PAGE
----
Dyebath - The solution (usually water) containing the dyes, dyeing assistants and any other ingredients necessary for dyeing. 

Dyeing - The process of applying a comparatively permanent color to fiber, yarn or fabric by immersing in a bath of dye. 

Exhaustion - The amount of dye taken from the dyebath by the fiber, yarn or fabric being dyed. 

Fast Color - A dye which is stable to color destroying agents, such as sunlight, perspiration, washing, abrasion, and wet and dry pressing. 

Felt - An ancient technique that produces a non woven sheet of matted material which is most frequently made from wool, hair or fur created by the entanglement of a mass of fibers that takes place when heat, moisture and pressure are combined. 

Feltability - The degree to which fibers will consolidate by felting. 

Felting Property - The property of wool and some other fibers to interlock with each other to create felt. Felting is caused by the directional friction effect of scales on the fiber surfaces. The factors involved in felting are the fiber structure, the crimp of the fibers, the ease of deformation of the fiber and the fiber's power of recovery from deformation. 

Fiber - A unit of matter characterised by having a length at least 100 times its diameter or width. The fundamental component used in making textile yarns and fabrics. 

Fiber Fineness - The mean fiber diameter which is usually expresses in microns. 

Fleece - The entire coat sheared from an animal at one time. 

Follicle - The skin structure from which hair or wool fiber grows. 

Fulling - A finishing process in which the woven or knitted cloth is subjected to moisture, heat and friction causing it to shrink considerably in both directions and become compact and solid. In heavily fulled fabrics both the weave and the yarn are obscured, thus giving the apprearance of felt. 

Fulling Agent - A chemical, usually a surfactant, that acts as a lubricant during the process of fulling. 

Grading - The classification of fibers according to such properties as staple length, strength, evenness and fineness. The sorting of fiber. 

Guard Hair - The long, stiff, usually coarse fiber which projects from the wooly undercoat of a mammal's pelt. Sometimes referred to as kemp (esp. when in a sheared fleece).

Hair Fiber - A specialty fiber obtained from an animal other than a sheep. It is usually from the goat and camel families (mohair, cashmere, angora, llama, alpaca, vicuna and guanaco). These products, except angora, may be included in the term wool according to the Wool Products Labeling Act of 1939. 

Hand or Handle - The tactile feel of fiber related to the combination of all the fiber characteristics. 

Handspun - Yarns which are spun by hand using a spinning wheel or electric spinner. 

Hank - A definite length of textile material that varies according to the material. A hank of wool is 560 yards, cotton and silk is 840 yards and linen is 300 yards. 

Identification Test - Any procedure for determining kinds of fibers, yarn construction, fabric construction, or finish and coloring of textiles. Physical, chemical, microscopic and other methods may be used. 

Impurity - Any undesirable extraneous material present in a fleece or textile product.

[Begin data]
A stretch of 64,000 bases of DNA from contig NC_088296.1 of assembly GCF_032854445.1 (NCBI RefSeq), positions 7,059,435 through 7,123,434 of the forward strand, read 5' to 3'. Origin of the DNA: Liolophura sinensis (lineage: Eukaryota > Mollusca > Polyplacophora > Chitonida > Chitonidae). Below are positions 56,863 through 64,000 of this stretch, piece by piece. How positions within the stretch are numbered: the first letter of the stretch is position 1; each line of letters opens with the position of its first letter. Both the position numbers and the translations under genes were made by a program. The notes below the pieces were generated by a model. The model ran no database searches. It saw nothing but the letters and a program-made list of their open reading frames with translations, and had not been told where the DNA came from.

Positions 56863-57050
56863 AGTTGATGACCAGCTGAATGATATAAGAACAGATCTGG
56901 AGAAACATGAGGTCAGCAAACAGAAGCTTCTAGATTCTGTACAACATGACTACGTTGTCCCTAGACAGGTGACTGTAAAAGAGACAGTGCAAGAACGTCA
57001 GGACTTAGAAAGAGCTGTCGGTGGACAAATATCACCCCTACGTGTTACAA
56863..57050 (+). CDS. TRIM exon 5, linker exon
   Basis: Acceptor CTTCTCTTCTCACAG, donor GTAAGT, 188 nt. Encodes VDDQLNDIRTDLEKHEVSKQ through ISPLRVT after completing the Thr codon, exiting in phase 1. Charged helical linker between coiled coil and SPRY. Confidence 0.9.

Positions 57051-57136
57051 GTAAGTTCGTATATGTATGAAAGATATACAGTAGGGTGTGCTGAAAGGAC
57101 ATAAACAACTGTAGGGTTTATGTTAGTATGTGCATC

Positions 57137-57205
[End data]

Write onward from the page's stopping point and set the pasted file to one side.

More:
Kemp - A short, coarse wool or hair fiber with a large (>60% of fiber diameter) unevenly developed medulla that causes uneven dyeing. 

Keratin - A protein substance which is the chief component of wool fiber. 

Knitting - A method of constructing fabric by interlocking a series of loops of one or more yarns. 

Loom - A device or machine for weaving cloth. 

Luster - The light reflective quality of fiber exhibited in shine and gloss. 

Mean Fiber Diameter - The average diameter (thickness) of a group of fibers from an animal. 

Medulla - The hollow, rounded cells which are found along the center of the main axis of a fiber. They may run continuously along the length of the fiber. 

Medulated Fiber - A true hair fiber which does not have the same spinning and dyeing properties as wool, alpaca and llama. Medullated fibers are kemp, found in on the faces, head and legs of sheep and guard hair which is grown by goats and some alpacas and llamas. 

Micron - A unit of measurement used in assessing the diameter of a fiber which equals 1/25,000 of an inch. 

Natural Dye - Dye obtained from substances such as roots, bark, wood, berries, lichens, insects, shellfish and flowers. 

Natural Fiber - Fiber obtained from animal, vegetable or mineral sources, as opposed to those regenerated or synthesized from chemicals. 

Nep - A small knot of tangled fibers, usually consisting of short , dead or immature fiber. 

Noil - Short fibers removed during the combing process of yarn making. 

Picker - A piece of equipment that opens fiber and removes foreign matter. 

Picking - The process of opening fiber and/or removing foreign matter. 

Pin-drafting - A system of drafting in which the fibers are oriented relative to one another in the sliver and are controlled by rolls of pins between the drafting rolls. It is primarily used for long fibers in the semi-worsted and worsted spinning systems. 

Ply - To twist together two or more single yarns to form another yarn or cord. One of any number of single yarns twisted together to form a yarn. 

Production Sequence - Shearing, sorting, opening, cleaning, carding, drawing, possibly combing, possibly roving, twisting or spinning 

Protein Fiber - A fiber composed of protein, including such naturally occurring animal fibers as wool, silk, alpaca, llama and other hair and fur fibers. 

Rejects - Fiber which is unacceptable because of poor color, tenderness, seeds, burrs, kempiness, stains, lumps and tufts. 

Resilience - The power of recovery to original shape and size after removal of the strain which caused the deformation. A fiber may possess this quality to spring back to its original state after being crushed or wrinkled. Resilience is sometimes referred to as memory. 

Roving - A loose assemblage of fibers drawn or rubbed into a single strand, usually thicker than a sliver. 

Sample - A small portion of a larger amount of material which is taken for testing.